With the dismantling of apartheid and the birth of a democratic South Africa in 1994, much effort has been made by government to address the scars and inequality left by apartheid.  One such effort was to enact legislation to entitle those who had been dispossessed of property through racist laws or practices after 19 June 1913, to receive their original land back or to receive state land; alternatively to receive financial compensation.

To this end the 1994  Restitution of Land Rights Act was passed.  People who had been dispossessed of their land had until December 1998 to lodge a claim for the restoration with the Land Claims Commission.  According to a Western Cape Government website post, it is estimated that a total of 67 531 claims were lodged before the deadline. 

The 1994 Restitution of Land Rights Act was amended late last year to, amongst other things, extend the cut-off date for the lodgment of restitution claims. The initial cut-off time date of 31 December 1998 is now changed to 30 June 2019.

The South African Constitution gave people and communities who had been dispossessed of land after 19 June 1913 as a result of racially discriminatory laws or practices the right to restitution of that property or to fair compensation.

The restitution process is managed by the Land Claims Commissioner and broadly follows the following steps:
Phase 1                Lodgment and registration of a claim
Phase 2                Screening and categorization
Phase 3                Determination of qualification in terms of section 2 of the Restitution Act
Phase 4                Negotiations
Phase 5                Settlement
Phase 6                Implementation of settlement

The Land Claims Court hears disputes arising from the Restitution of Land Rights Act (1994), the Land Reform (Labour Tenants) Act (1996) and the Extension of Security of Tenure (1997).


It appears that a majority of the claims relate to agricultural land. However, not exclusively so and many Cape Town suburbs, including properties in Harfield Village, were the subject matter of land claims.

One cannot predict the future and guess whether or not your current property in Harfield Village will become subject to such a claim; or if standing in the shoes of a purchaser, whether the home you are so interested in buying, may shortly become the subject of such a claim.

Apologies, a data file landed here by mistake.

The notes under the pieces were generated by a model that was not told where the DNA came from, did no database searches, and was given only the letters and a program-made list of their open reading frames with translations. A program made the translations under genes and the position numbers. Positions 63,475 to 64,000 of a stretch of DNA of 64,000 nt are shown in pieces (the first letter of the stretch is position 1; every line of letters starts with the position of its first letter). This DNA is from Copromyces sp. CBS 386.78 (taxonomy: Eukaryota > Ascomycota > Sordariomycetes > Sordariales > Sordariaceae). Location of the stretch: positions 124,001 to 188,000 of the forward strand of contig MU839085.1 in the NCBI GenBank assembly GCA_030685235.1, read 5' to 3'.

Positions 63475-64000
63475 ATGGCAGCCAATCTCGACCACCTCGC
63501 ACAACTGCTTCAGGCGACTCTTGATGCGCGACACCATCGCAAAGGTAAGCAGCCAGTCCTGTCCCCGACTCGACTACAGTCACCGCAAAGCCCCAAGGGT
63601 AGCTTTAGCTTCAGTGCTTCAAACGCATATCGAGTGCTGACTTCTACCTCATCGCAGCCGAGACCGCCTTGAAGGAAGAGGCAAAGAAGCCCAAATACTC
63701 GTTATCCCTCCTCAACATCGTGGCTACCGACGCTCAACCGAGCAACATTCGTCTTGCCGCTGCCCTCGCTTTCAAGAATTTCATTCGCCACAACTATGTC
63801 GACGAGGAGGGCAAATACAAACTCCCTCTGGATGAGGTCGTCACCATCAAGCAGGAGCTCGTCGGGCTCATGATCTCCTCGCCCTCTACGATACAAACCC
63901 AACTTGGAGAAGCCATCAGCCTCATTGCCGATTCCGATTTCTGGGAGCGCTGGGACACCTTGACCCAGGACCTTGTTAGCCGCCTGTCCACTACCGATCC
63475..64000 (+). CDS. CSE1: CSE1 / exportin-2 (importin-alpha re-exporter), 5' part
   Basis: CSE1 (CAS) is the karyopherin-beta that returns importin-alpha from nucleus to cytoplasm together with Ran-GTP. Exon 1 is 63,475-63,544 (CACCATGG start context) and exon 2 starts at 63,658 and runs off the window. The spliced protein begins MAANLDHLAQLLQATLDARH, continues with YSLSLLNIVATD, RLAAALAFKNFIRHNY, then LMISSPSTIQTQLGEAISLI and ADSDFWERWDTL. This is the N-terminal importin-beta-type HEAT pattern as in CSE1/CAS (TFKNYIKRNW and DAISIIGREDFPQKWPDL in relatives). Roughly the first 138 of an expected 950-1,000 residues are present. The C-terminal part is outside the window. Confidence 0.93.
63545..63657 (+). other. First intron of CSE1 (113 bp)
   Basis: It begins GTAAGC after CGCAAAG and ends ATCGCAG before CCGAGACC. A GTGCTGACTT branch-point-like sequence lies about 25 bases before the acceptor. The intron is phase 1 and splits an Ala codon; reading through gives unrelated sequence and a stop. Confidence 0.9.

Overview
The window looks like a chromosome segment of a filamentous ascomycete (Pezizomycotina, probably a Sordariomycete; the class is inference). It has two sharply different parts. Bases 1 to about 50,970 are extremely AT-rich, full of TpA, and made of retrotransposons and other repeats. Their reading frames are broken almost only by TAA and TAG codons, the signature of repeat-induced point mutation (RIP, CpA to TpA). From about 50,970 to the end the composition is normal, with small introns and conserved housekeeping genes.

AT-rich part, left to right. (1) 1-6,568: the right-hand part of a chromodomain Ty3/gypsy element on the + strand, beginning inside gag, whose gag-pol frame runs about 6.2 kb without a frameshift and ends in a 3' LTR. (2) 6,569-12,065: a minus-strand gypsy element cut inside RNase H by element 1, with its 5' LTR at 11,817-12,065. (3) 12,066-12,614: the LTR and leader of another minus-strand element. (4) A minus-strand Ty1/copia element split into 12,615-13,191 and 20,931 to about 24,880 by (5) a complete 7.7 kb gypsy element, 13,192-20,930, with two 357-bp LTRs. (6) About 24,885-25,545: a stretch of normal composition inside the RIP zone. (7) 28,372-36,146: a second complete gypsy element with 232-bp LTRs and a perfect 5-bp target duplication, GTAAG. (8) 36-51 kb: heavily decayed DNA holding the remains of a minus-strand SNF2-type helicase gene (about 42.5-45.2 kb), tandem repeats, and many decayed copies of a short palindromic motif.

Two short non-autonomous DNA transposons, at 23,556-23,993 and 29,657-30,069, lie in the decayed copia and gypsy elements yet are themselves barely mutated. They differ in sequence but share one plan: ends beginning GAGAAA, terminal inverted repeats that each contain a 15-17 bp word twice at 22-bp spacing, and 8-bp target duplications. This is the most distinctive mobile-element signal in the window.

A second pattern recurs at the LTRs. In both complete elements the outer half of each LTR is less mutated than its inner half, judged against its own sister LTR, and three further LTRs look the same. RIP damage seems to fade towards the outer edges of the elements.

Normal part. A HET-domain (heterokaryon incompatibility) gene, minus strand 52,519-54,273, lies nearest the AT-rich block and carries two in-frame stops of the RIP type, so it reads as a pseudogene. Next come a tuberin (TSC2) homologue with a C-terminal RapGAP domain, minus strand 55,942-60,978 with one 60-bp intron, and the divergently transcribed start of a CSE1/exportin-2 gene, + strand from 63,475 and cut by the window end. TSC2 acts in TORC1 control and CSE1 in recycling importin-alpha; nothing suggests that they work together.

As such, parties who are concerned should obtain legal advice regarding the likelihood and impact of such a claim.
In areas where land claims are likely, purchasers often include specific safeguards in their sale agreements, under the clause dealing with guarantees and warranties, requiring a seller to guarantee that no claim for the restitution of the property has been made and that the Regional Land Claims Commissioner has not issued any notice in respect of a land claim under the Restitution of Land Rights Act 22 of 1994.

The notice referred to above is the notice that the Commissioner is obliged to publish in the Government Gazette to confirm that a claim meeting the administrative requirements has been received. (It does not yet mean the claim has been accepted or investigated.) However, once such notice has been published, -

(a)     no person may in an improper manner obstruct the passage of the claim;

(b)  no person may sell, exchange, donate, lease, subdivide, rezone or develop the land in question without having given the Regional Land Claims Commissioner one month’s written notice of his or her intention to do so, and, where such notice was not given in respect of -

(i)      any sale, exchange, donation, lease, subdivision or rezoning of land and the Court is satisfied that such sale, exchange, donation, lease, subdivision or rezoning was not done in good faith, the Court may set aside such sale, exchange, donation, lease, subdivision or rezoning or grant any other order it deems fit;

(ii)     any development of land and the Court is satisfied that such development was not done in good faith, the court may grant any order it deems fit”.

The warranty that deals with the Regional Land Claims Commissioner is the key aspect of which few prospective, often seasoned farmers or land owners are aware. Thus, whilst a property cannot be developed or sold once such claim has been lodged, such sale or development of the property can happen if written notice in the required format is provided to the Regional Land Claims Commissioner one month before such intention is realized. After such notice to the Regional Land Claims Commissioner the seller can continue to sell the property.

Accordingly, it is vitally important that you as a buyer take the necessary precautions to ensure that sufficient guarantees and warranties are provided by the seller in terms of the purchase agreement. This will help avoid later regret and the suspension of development on the newly purchased property and ensure that the expansion of your farm and legacy is the asset it deserves to be.

It is possible to determine with a fair degree of accuracy whether a piece of land is subject to a claim by a community through enquiry at the local land claims office or by reviewing claims published in the Government Gazette.